If you’ve flown lately, you may have experienced it, too. In recent years, approximately 50% of my flights have departed late because of mechanical issues. Yet, somehow, I still trust the schedules the websites line up for me when I set up travel plans.
A quick getaway on an adventure in a warm part of PlanetWest had me taking five (Star Alliance) flight legs: two on the way down, and three on the way back. One of the five went without hitches. (It was not one of Air Canada’s three legs.)
The worst situation came Sunday, when I ended up in the Toronto Airport for 12 hours. My AC flight from Bogota had left an hour and twenty minutes late, meaning I’d have only an hour to transfer in Toronto. Given that I’d need to go through immigration in TO, and possibly even claim my luggage in between, I’d approached the AC desk there, to see if they could already reschedule my final leg to Vancouver.
“No,” they said, “One hour is enough, and my baggage was checked through to Vancouver.”
I was skeptical.
Arriving in Toronto, many of us with connections rushed through the process, followed the clear directions to “Connections” area, where staff awaited to inform us whether we were clear to go straight through to our connection or detour to the “Rescheduling” desk.
I was redirected (of course!)
At that desk, I was informed that: 1. I should have claimed my baggage and carried it with me through the Connections area, and 2. They could not rebook me because I had booked through Aeroplan; I would need to call them.
They took my carry-on (with all my valuables and electronics) and sent me bare-handed to a waiting area for an escort to take me back into the secure luggage carousels area to claim my checked bag. Several others, already waiting there, informed me the escort could only take 2 people at a time and each trip took very long.
An hour later, I had claimed my checked luggage from a carousel that was piled high with others in the same situation, gone through a second serious security check, and reconnected with my carry-on, now in a pile that contained possibly 15 carry-on bags from others sent back to claim their luggage.
How difficult, I wondered, would it have been to make an announcement prior to landing that those making connections needed to pick up their luggage?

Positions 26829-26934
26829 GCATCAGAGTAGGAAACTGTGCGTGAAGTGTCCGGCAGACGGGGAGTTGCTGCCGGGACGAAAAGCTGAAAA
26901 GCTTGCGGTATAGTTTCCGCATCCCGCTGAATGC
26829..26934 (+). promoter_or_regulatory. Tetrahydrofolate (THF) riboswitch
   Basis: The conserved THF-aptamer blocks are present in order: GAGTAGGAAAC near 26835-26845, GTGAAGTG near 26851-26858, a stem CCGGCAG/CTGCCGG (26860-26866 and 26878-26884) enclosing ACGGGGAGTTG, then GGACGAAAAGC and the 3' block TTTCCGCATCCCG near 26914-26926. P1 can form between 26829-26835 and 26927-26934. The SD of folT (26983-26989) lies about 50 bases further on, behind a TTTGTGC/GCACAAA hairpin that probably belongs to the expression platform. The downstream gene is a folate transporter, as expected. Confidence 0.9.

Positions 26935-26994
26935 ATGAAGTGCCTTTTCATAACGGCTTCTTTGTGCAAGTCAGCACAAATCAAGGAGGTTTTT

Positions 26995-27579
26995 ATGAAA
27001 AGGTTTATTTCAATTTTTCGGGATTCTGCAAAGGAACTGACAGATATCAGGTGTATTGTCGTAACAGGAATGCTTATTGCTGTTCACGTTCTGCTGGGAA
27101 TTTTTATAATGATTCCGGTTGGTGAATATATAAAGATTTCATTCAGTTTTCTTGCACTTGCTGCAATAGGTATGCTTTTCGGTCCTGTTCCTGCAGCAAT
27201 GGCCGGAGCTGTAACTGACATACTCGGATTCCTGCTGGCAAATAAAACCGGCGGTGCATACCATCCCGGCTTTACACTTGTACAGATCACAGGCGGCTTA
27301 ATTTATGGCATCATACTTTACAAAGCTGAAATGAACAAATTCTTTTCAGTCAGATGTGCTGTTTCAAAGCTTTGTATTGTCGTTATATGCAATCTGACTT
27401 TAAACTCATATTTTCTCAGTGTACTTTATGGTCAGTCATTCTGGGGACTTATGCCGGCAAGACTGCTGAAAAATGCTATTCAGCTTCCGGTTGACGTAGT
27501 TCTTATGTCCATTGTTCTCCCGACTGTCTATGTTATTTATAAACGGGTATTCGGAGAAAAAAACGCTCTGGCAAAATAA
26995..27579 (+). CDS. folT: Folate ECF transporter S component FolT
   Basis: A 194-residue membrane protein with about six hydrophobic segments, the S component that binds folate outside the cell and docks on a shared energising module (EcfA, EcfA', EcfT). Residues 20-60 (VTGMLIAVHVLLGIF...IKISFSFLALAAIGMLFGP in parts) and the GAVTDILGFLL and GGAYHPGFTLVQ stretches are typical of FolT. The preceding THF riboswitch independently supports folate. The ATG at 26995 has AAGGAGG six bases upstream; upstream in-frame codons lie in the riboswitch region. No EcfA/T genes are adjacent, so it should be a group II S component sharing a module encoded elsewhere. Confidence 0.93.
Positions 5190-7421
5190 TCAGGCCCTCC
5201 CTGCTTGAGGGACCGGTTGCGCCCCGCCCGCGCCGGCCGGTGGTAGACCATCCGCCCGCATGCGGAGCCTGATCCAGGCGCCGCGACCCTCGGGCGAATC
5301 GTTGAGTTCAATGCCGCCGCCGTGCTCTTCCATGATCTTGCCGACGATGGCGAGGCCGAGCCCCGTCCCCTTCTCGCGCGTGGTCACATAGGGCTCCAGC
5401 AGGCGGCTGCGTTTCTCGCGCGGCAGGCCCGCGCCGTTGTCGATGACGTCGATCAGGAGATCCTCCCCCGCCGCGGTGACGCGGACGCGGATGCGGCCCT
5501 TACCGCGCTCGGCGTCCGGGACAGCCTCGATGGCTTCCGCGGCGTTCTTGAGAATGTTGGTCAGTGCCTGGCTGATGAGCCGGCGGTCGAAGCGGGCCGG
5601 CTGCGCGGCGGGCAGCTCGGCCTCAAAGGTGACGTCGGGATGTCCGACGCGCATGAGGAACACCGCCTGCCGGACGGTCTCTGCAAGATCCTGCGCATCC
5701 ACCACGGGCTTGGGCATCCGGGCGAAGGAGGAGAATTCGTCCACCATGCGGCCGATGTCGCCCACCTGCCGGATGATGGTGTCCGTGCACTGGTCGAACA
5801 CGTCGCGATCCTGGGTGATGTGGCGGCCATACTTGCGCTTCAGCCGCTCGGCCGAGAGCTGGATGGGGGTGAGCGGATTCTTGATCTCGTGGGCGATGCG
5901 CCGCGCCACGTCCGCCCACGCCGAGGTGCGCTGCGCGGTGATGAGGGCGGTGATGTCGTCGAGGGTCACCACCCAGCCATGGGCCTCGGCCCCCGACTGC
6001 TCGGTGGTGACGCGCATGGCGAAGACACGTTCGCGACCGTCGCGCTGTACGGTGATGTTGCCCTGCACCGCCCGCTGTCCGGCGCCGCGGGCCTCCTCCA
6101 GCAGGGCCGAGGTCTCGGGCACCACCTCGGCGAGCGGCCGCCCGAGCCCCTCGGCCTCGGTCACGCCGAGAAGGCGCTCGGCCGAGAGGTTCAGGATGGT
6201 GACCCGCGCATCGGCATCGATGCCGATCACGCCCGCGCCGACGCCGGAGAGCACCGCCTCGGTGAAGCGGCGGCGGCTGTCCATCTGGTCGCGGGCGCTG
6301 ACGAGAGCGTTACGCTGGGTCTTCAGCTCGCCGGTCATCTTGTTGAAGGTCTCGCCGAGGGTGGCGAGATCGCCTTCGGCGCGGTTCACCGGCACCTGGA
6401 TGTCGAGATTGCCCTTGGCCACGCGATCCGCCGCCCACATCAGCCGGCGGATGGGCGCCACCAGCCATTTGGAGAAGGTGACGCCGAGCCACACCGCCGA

That sorted out, I now call Aeroplan. As anticipated, I get on extended hold.
Forty-five minutes into the hold, I encounter a couple I’d met while awaiting the escort to reclaim checked luggage. Their flight to Winnipeg has been rescheduled for a 5 pm via Montreal. Lots of time to kill. While I maintain my queue on my phone, they find a more comfortable waiting area, help me get there, and begin searching Aeroplan’s website for alternatives to my long telephone hold. They find information that the Air Canada people should have done the rescheduling at the airport.
We find an AC representative who seems to be a problem solver, and she starts working on my behalf. Just then, my Aeroplan call-on-hold is answered—after an hour and forty-five minutes!
The pleasant Aeroplan rep first takes my number (in case we get cut off), assures me that the rescheduling should have been done at the airport by AC, but also assures me that she can solve the problem. Fifteen minutes later, she informs me that all flights to Vancouver for the day have been over-sold until 7pm tonight but, if I am willing to give up the preferred seating I’d spent extra Aeroplan points to get, I can get a middle seat on that plane.
“Just get me to Vancouver,” I say.
It’s now 11 am, four hours since I landed in Toronto, but I have a new flight! The one I should be on is, by now, somewhere over Manitoba or Saskatchewan. I have another eight hours to wait, just to depart.
Over the next few hours, the Winnipeg-bound couple and I play a lot of Rummy.
In between my flights to and from, though, the adventures and tours were spectacular, the customer service exceptional!
Unlike those providers, I guess the Airlines don’t need good Trip Advisor reviews!